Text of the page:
The conclusion I draw from this is that standard monetary policy might be the right response when the financial cycle is rising across sectors and countries. In these circumstances, even if there was collateral damage, it could be justified for a period of time to offset the danger of a much larger risk to price, financial and economic stability in the future. When imbalances are regional or sectoral in nature, however, interest rate policy would seem too blunt a tool. We need more surgical instruments, namely an effective macro-prudential policy framework. For example, tools such as loan-to-value ratios or debt-to-income ratios could be used to limit credit misallocation to non-productive sectors, without at the same time harming sectors where capital needs to flow.
Let me conclude.
Real economic convergence supports the cohesion and smooth functioning of monetary union. What I have tried to illustrate today, however, is that there are no shortcuts to achieve it – and least of all by riding the upswing of the financial cycle. As Hyman Minsky demonstrated, what goes up must sadly come down.
One way to begin a more sustainable convergence process, in the near term, is through reallocating resources where they are most productive. But the challenge for euro area countries does not stop there. Raising productivity is a complex process that reaches across the economy and into many different policy domains, be they education, judicial systems or administrative capacity. Yet we have ageing populations across the euro area, so if we desire to GDP per capita in a sustainable manner, we have no choice but to face this challenge head on.
Thank you for your attention.
I would like to thank Jonathan Yiangou, Neale Kennedy and Grigor Stoevsky for their contributions to this speech.
See European Commission, 2014, “The drivers of total factor productivity in catching-up economies”, in Quarterly Report on the Euro Area, Vol. 13, Issue 1, April 2014
See European Commission, 2013, “Catching-up processes in the euro area”, in Quarterly Report on the Euro Area, Vol. 12, Issue 1, March 2013
Bourlès et al (2010), “Do product market reforms in upstream sectors curb productivity growth? Panel data evidence for OECD countries”, NBER Working Paper 16520, November 2010
See Financial Integration in Europe, European Central Bank, April 2008
For a detailed exposition of this argument see Rajan, R. and L. Zingales (2002), “Banks and markets: the changing character of European finance”, in V. Gaspar (ed.), The Transformation of the European Financial System, October 2002
See for example Havik et al (2008), “The EU-US total factor productivity gap: An industry perspective”, DG ECFIN Economic Papers 339, September2008
European Commission, “EMU@10: Successes and challenges after ten years of Economic and Monetary Union”, European Economy 2, 2008
See for example Minsky, H (1982), “Can ‘it’ happen again?”, Essays on Instability and Finance
Drehmann et al (2012), “Characterising the financial cycle: don’t lose sight of the medium term!”, BIS Working Papers No 380, June 2012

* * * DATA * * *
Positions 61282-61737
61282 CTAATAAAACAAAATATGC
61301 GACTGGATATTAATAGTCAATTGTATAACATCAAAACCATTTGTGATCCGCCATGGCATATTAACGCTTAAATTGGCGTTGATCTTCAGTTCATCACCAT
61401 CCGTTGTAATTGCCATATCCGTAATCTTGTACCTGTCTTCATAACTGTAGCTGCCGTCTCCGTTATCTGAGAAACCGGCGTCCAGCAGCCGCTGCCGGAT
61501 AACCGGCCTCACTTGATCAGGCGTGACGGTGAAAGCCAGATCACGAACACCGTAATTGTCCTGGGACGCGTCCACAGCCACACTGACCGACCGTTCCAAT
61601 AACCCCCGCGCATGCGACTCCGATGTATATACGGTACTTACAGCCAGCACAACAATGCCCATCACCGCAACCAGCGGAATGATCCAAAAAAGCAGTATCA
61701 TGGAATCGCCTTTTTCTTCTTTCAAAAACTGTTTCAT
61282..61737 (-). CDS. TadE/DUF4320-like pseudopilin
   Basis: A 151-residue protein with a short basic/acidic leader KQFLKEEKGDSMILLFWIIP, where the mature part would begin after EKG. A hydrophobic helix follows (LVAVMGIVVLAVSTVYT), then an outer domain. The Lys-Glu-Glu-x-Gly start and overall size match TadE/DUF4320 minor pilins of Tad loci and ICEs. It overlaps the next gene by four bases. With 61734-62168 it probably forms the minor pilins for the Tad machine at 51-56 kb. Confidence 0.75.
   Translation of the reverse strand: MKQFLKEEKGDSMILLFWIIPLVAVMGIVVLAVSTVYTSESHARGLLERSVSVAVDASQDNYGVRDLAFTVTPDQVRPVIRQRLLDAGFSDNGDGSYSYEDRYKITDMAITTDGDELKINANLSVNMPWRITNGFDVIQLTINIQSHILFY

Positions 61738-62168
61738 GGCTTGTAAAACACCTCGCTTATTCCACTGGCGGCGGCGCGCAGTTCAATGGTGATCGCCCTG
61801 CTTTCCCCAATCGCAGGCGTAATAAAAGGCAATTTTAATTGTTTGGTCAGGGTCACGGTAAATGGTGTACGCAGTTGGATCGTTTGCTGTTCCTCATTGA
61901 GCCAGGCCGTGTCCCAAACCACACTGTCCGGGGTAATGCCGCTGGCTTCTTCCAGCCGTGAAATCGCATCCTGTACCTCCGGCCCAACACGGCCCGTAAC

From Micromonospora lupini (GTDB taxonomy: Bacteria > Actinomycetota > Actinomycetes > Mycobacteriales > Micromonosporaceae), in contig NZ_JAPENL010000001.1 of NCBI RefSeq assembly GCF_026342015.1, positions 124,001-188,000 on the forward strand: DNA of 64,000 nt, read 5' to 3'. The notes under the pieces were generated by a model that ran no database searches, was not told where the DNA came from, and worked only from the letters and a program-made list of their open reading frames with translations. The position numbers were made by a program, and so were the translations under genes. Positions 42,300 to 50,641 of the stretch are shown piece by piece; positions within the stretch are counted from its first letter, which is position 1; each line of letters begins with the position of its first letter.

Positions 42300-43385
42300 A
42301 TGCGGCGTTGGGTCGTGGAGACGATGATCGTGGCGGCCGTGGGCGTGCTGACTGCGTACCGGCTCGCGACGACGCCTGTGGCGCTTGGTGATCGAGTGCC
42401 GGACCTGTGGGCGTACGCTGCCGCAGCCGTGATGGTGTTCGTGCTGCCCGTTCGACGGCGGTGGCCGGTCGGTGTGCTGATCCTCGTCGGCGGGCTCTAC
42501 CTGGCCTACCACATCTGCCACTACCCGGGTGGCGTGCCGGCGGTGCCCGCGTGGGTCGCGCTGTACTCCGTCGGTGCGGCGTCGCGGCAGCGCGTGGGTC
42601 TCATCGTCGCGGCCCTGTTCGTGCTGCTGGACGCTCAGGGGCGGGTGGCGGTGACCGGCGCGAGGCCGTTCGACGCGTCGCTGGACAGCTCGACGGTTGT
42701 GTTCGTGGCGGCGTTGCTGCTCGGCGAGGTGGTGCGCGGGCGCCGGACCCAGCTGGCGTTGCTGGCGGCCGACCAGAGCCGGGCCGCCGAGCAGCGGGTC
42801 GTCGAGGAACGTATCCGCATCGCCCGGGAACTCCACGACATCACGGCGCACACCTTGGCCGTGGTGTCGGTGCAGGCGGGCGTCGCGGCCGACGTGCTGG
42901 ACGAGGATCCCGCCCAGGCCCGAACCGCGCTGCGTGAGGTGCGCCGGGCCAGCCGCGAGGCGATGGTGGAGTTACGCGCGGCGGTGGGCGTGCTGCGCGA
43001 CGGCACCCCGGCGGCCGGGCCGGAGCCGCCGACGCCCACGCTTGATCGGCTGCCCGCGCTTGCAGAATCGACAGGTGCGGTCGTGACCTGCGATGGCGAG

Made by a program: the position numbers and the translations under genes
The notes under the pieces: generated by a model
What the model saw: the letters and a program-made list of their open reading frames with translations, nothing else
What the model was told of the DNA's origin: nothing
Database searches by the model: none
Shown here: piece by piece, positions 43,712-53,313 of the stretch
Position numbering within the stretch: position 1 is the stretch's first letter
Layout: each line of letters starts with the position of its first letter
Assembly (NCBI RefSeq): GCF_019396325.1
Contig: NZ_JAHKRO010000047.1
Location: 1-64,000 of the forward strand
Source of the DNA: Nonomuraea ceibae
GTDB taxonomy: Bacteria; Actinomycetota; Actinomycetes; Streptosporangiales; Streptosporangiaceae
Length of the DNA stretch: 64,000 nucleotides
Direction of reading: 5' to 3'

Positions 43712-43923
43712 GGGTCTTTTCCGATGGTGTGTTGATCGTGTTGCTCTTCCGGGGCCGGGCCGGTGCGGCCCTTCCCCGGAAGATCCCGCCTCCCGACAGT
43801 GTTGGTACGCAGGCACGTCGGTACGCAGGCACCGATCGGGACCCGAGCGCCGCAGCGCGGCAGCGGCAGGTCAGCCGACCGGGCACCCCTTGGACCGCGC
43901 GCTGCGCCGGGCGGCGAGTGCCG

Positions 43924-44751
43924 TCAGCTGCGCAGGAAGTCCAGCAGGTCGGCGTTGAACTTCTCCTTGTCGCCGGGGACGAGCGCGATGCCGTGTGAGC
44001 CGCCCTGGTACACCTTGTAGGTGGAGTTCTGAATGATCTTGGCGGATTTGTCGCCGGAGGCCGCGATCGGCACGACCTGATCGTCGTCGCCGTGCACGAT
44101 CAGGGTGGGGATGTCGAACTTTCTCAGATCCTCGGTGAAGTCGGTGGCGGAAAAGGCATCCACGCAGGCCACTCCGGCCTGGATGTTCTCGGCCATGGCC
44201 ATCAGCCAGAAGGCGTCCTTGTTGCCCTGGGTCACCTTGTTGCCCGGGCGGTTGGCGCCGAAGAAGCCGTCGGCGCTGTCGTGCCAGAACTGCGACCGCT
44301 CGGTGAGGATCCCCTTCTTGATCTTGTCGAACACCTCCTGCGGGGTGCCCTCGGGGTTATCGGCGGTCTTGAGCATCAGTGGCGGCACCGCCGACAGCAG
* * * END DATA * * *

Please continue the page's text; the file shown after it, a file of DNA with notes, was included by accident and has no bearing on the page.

For a detailed explanation see Borio et al (2013), “Rethinking potential output: Embedding information about the financial cycle”, BIS Working Papers No 404, February 2013
The most widely used concepts in applied work are those of β-convergence (faster productivity growth, exhibited by countries with lower productivity levels) and σ-convergence (decreasing cross-country dispersion in productivity levels)
Demyanyk, Y. et al (2008), “Risk sharing and portfolio allocation in EMU”, DG ECFIN Economic Papers 334, July 2008
Kalemli-Ozcan, S. et al (2013), “Debt crises and risk sharing: the role of markets versus sovereigns”, CEPR Discussion Paper no. 9541, July 2013
Including capital transfers (e.g. EU funds)
For an explanation of this phenomenon in the US context see Bernanke, B (2005), “Productivity”, remarks at the C. Peter McColough Roundtable Series on International Economics, January 2005
Di Mauro, F. (2014), “Firm-level data: Who said that they are too difficult to use for policy?”, VoxEU 11 March 2014
Buccirossi et al (2013), “Competition policy and productivity growth: an empirical assessment”, in The Review of Economics and Statistics, October 2013, 95(4)
European Commission, Product Market Review 2013: Financing the Real Economy, European Economy 8, 2013
Albertazzi, U. and Marchetti, D. J. (2010), “Credit crunch, flight to quality and evergreening: an analysis of bank-firm relationships after Lehman”, Working paper, Banca d’Italia.
Giannetti, M., and S. Ongena, 2009. “Financial Integration and Firm Performance: Evidence from Foreign Bank Entry in Emerging Markets.” Review of Finance 13, 181-223.
The Giovannini Group, Second Report on EU Clearing and Settlement Arrangements, April 2003
See ECB Monthly Bulletin article on “Asset price bubbles and monetary policy”, April 2005
It should be noted that at the time this article was written, the idea of using monetary policy to prick asset price bubbles was alien to much of the theory and practice of central banking. Indeed, in 2006 former Federal Reserve Governor Don Kohn argued that only if the likelihood and risks of bubbles could be accurately identified would early intervention by central banks be superior to cleaning up after the bust, adding that “for my part, I am dubious that any central banker knows enough about the economy to overcome these hurdles” (see Kohn, D. (2006), “ Monetary policy and asset prices”, speech at the European Central Bank Colloquium held in honour of Otmar Issing, 16 March 2006). However, that view has now largely changed across the central banking community. In particular, the importance of financial stability for price stability is now self-evident after the crisis, and most central bankers agree that for certain types of financial imbalances monetary policy may be the only tool that is sufficiently broad-based and powerful.
See for example Adrian, T. and H.-S. Shin (2010), “The Changing Nature of Financial Intermediation and the Financial Crisis of 2007-09”, Federal Reserve Bank of New York Staff Reports no. 439, March 2010
See for example Bean, C. et al (2011) ‘Monetary Policy after the Fall’, in Macroeconomic Challenges: The Decade Ahead, Federal Reserve Bank of Kansas City